For financial advisors, and the ecosystem of support platforms that surround them, the pandemic has been a challenging time but also a profitable one.
The challenging part—the “adapting-to-remote-work” story line—has been beaten to death. At this point, we get it: Advisors have successfully transitioned to a remote work environment.
Another story line—the one about how the pandemic has been a boon to advisors—is less common. Firms that charge clients a percentage of assets under management (which means most advisory firms) have seen their revenue increase dramatically since March 15, 2020, the day government officials called an end to large-scale gatherings (and for our purposes the beginning of the COVID-19 pandemic.)
From the close of the market on that day, to Aug. 24, 2021, the Standard and Poor’s 500 Index has returned 88%. Vanguard’s Balanced Index Fund, which most closely resembles a 60% equity, 40% bond portfolio, is up over 50% on a price basis.
Granted this is an imprecise proxy, but a back-of-the-envelope calculation suggests an investment advisor adhering strictly to a 60/40 portfolio and managing $250 million at the beginning of the pandemic—earning $2.5 million in revenue, based on an average 1% AUM fee—theoretically is now managing $375 million and earning $3.7 million, without effort. Who else has earned that pay raise? Where is the crisis?
This isn’t a criticism; most financial advisors do more for their clients than tend to their investment portfolios. And in March 2020, the market took a significant dip, and no one knew exactly where it was going to go.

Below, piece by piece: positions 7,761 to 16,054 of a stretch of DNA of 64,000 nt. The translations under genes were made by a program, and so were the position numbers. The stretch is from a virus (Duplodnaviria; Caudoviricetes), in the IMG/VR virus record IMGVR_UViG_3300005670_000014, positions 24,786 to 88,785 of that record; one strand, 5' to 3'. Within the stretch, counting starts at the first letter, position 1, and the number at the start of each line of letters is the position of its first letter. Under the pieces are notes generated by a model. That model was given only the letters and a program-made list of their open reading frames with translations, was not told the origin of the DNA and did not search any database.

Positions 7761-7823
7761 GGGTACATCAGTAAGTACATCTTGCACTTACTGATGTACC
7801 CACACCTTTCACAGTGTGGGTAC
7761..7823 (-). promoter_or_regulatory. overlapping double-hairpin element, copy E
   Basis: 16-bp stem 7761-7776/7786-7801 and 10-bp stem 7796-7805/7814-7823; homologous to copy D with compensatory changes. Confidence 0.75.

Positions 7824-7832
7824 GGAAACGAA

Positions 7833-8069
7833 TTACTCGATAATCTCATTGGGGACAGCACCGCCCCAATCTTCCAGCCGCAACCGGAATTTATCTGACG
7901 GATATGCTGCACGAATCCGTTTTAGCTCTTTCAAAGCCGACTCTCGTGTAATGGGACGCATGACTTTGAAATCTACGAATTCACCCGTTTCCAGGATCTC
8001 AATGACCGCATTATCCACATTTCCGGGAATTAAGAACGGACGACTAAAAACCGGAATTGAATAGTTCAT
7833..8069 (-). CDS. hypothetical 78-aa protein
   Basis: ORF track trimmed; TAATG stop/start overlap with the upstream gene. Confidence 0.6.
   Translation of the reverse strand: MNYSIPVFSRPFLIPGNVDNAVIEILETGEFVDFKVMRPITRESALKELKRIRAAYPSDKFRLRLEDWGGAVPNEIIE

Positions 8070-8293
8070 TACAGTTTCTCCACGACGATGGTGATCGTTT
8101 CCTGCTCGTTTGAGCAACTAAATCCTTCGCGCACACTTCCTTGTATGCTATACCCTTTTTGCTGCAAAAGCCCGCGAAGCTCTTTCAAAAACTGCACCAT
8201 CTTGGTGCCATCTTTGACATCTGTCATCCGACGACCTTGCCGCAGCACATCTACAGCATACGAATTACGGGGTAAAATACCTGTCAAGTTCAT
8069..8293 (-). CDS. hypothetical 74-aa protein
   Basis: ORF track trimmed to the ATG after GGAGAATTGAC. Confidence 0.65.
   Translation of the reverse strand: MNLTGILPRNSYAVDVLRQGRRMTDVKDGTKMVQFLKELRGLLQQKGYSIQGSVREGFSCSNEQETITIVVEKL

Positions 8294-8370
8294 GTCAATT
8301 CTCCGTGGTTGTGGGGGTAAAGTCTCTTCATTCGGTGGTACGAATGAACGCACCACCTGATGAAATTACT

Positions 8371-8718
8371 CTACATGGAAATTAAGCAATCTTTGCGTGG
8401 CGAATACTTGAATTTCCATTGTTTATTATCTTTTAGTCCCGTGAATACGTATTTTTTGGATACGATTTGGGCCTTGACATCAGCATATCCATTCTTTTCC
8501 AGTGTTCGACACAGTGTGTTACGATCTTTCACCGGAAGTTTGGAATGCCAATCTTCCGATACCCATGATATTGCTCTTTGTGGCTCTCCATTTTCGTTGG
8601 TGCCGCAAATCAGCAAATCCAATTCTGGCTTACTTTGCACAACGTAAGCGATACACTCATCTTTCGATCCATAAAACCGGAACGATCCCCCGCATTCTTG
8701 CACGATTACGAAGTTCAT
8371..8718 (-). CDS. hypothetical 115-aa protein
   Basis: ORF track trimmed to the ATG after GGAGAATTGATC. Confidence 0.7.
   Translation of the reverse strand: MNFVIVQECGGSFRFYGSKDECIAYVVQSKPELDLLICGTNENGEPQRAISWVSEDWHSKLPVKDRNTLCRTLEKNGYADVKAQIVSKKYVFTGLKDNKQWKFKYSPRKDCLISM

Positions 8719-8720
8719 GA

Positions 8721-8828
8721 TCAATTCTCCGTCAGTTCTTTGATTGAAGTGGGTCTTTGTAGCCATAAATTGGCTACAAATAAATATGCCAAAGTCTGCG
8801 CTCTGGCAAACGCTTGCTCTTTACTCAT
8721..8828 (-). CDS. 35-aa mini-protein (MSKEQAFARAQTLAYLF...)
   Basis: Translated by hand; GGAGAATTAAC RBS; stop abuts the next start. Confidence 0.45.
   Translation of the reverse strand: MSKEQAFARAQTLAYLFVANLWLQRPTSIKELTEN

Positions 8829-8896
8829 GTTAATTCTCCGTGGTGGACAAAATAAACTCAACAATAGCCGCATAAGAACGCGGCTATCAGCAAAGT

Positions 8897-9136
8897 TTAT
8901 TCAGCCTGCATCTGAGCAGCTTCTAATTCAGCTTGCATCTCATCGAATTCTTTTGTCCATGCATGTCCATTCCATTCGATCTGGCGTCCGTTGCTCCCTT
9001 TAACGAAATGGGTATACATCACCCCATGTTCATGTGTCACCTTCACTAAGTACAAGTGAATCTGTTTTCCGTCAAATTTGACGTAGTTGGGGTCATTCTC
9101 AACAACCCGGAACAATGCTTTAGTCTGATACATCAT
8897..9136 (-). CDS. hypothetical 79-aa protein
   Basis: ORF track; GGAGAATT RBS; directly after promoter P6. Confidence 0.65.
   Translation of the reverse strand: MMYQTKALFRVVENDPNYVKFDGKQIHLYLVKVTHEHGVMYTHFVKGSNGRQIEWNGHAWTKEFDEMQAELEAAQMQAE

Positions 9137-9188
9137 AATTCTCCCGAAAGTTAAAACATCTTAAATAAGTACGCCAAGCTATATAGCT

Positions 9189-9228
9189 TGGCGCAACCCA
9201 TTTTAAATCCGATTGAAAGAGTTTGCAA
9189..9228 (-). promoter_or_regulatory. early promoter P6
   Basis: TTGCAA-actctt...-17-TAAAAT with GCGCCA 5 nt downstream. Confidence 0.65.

Still, advisors preach to clients to take the long view. Now we have some idea of how many firms didn’t take their own advice. According to a study, Fraud and Abuse in the Paycheck Protection Program? Evidence from Investment Advisory Firms by William Beggs of the University of San Diego and Thuong Harvison of the University of Arizona, 2,999 investment advisory firms—or roughly one in four registered firms—took Paycheck Protection Program loans, a federally subsidized program meant to help small businesses hurt by the pandemic.
Those businesses took $590 million from the program, according to the researchers, or almost $200,000 each, on average. To get the loans forgiven, recipients needed only to show they did not reduce head count during the pandemic—few did, so free money to them. To make matters worse, these researchers estimate some 6% of the total amount was fraudulent—an overinflated request from the program beyond what was required to sustain the firms. Call me a cynic, but that number seems low.
No one will criticize firms for doing what they needed to do early in the pandemic to ensure their continuity. But for those that benefited from the program: Consider sharing some of the largesse with your clients. If they had not kept their assets—and their confidence—with you when things looked bleak, you might have actually needed the government-backed welfare you received.